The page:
Eight years ago when I was pregnant with my eldest son I embarked on my first ever embroidery design. Well my first since I cross stitched a forever friends bear when I was going through an angsty teenage break up and needed something to take my mind off things.
It truly was a labour of love, I started a beautiful birth sampler, Noah’s Ark, cross stitch after my 12 week scan and finished days before he was born.
Hours and hours I sat, holding my embroidery hoop, painstakingly pushing the needle back and forth. Washing the aida cloth in a mix of lemon juice and fairy liquid before pressing the cloth after my sticky chocolate digestive hands left smudges across the white space.
Ever since then it has taken pride of place in his room.
Along comes son number two, and with him all good intentions. Yet today as I was looking for the remote that son number three had hidden somewhere I found the birth sampler for my middle child.
Still not finished.
. Heck he turned FIVE just two months ago. And his beautiful sampler?
And the poor baby hasn’t even got an UNOPENED embroidery designs for me to leave languishing in the cupboard until he reaches five.
But anyway, back to ,my half finished design. This lockdown I am determined that I will finally finish the farmyard pattern before buying a third sampler for my third son.
Who knows. Maybe I’ll get them all finished to hang up pride of place when they’ve all flown the nest!
My top tips for beginner cross stitchers
With that said, I wanted to share my top tips for those of you, like me, are setting out on your embroidery journey. Hopefully you won’t take five years to finish your second piece…
Invest in an embroidery hoop
First up, you need to invest in an embroidery hoop. It’s next to impossible to cross stitch without one. I once improvised using a broken picture frame and duct tape but it definitely didn’t do the trick.
An embroidery hoop will stretch your aida fabric taut so each stitch is even and the finish design won’t be puckered. There are a variety of hoops to choose from, size matters after all, and although wooden hoops are the most traditional there are hoops made of other materials. Struggling to get your head around hoops? Try this embroidery hoop guide, but the general feeling is one that feels comfortable in your hands. If you’re not comfortable you’re not going to be sat there stitching away!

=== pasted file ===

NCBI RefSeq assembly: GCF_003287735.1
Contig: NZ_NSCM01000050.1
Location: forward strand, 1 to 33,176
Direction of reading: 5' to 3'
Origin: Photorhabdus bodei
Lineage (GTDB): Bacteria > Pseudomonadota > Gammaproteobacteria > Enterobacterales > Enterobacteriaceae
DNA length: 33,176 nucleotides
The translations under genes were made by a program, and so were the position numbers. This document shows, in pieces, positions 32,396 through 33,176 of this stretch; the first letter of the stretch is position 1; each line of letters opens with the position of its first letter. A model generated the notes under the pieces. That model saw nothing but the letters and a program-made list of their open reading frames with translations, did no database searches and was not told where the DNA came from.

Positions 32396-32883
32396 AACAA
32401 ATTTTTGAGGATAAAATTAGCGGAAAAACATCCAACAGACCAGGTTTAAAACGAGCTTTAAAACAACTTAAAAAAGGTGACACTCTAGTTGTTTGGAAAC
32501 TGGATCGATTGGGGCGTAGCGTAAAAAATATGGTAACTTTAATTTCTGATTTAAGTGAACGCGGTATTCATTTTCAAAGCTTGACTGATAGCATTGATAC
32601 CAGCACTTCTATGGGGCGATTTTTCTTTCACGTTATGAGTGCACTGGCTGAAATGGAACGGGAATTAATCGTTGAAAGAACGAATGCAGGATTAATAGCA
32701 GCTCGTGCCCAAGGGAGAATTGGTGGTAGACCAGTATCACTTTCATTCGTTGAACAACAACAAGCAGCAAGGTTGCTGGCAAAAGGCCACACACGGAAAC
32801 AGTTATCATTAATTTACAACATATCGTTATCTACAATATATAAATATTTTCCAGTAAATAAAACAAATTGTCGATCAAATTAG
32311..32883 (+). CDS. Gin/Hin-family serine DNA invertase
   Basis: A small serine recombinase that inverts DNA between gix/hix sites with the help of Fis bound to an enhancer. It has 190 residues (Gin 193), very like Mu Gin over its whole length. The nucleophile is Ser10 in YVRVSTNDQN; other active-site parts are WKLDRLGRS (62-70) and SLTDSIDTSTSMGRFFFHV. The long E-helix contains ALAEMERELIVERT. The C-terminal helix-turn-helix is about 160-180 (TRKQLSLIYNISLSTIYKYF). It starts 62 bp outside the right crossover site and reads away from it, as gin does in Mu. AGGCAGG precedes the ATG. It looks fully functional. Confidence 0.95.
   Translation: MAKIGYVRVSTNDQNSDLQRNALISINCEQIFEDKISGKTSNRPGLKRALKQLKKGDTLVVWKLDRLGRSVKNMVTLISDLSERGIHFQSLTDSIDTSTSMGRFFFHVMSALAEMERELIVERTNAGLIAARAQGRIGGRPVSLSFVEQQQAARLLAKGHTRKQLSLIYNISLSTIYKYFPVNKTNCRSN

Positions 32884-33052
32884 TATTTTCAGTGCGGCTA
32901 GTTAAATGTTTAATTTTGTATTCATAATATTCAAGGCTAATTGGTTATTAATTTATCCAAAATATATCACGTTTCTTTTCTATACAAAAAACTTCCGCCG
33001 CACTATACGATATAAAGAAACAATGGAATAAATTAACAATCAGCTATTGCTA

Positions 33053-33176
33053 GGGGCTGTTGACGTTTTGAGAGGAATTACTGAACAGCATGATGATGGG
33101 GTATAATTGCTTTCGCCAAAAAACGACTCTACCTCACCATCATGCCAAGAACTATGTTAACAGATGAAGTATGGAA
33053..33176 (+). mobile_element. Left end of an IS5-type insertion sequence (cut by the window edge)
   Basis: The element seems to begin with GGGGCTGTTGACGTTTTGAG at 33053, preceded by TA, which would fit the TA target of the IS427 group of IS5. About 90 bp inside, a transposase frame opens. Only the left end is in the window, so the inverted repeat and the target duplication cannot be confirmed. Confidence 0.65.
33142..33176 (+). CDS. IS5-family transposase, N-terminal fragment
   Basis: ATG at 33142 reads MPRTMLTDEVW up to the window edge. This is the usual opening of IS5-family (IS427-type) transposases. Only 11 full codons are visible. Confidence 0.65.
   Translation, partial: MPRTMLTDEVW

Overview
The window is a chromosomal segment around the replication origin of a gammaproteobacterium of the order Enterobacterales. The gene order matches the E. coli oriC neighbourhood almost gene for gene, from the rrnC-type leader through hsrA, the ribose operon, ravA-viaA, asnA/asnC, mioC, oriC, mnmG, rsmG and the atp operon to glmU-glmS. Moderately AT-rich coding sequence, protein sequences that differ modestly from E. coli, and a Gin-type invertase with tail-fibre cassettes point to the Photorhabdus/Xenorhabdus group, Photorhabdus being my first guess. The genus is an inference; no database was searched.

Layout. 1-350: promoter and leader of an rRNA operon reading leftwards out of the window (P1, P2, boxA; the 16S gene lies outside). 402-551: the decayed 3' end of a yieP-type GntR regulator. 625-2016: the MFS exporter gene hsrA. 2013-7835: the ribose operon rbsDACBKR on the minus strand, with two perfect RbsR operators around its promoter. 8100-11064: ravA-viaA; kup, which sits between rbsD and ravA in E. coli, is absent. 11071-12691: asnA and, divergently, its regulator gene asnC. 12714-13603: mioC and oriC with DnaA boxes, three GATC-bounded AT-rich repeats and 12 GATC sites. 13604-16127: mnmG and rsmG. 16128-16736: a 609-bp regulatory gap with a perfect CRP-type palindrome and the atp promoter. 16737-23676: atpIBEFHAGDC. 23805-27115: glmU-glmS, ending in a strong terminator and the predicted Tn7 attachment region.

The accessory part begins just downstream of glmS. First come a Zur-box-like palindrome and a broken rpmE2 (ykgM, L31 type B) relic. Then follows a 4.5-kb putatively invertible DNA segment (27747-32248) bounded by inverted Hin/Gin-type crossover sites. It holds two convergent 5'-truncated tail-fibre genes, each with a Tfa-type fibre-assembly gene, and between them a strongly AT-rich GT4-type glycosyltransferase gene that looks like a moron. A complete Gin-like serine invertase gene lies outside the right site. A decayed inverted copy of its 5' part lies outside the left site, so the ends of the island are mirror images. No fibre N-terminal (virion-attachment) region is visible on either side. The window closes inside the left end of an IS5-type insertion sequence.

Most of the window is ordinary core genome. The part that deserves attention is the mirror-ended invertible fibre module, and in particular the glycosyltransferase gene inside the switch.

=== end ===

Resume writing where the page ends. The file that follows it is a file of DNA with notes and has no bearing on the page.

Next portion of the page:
Choose a design that you love
Either pick an embroidery design that you absolutely adore, or has a special meaning to you such as a birth sampler, because chances are as a beginner you’re going to be spending a LOT of time looking at that pattern.
A great place to start is by browsing Design Bundles. With nearly 5000 different designs available with both cross stitch, hand stitch and machine embroidery there really is something for everyone. From quotes, to monograms, to alphabets to design your own, there is something to inspire everyone to pick up a needle. And the more you love it the more you’ll love watching it bloom on your aida fabric.
Use a highlighter rather than a biro
On your embroidery pattern rather than crossing out with a biro when you’ve completed the row of stitches use a highlighter. That way, if by any chance, you’ve used the wrong colour (happened to me more than once) when it comes to unpicking the stitches and starting again you are still able to follow the pattern!
Wash and gently iron your finished design
Even with the best of intentions I often found that my aida fabric was a bit grubby, along with the threads.
Once my design was finished I set about washing and ironing out those stubborn hoop marks.
Following cleaning methods found online I let the aida fabric with my completed embroidery design sit in a bath of soapy water (using just a tiny bit of fairy liquid) before gently rinsing, leaving to dry flat, then ironing on a cool setting between two towels.
I was particularly precious over this, after all it had taken me six months to complete!
So what’s next?
Well I think I better dust off my hoop, pick up the needle and set about finishing the second birth sampler… before picking up a third! Maybe in the next ten years hey?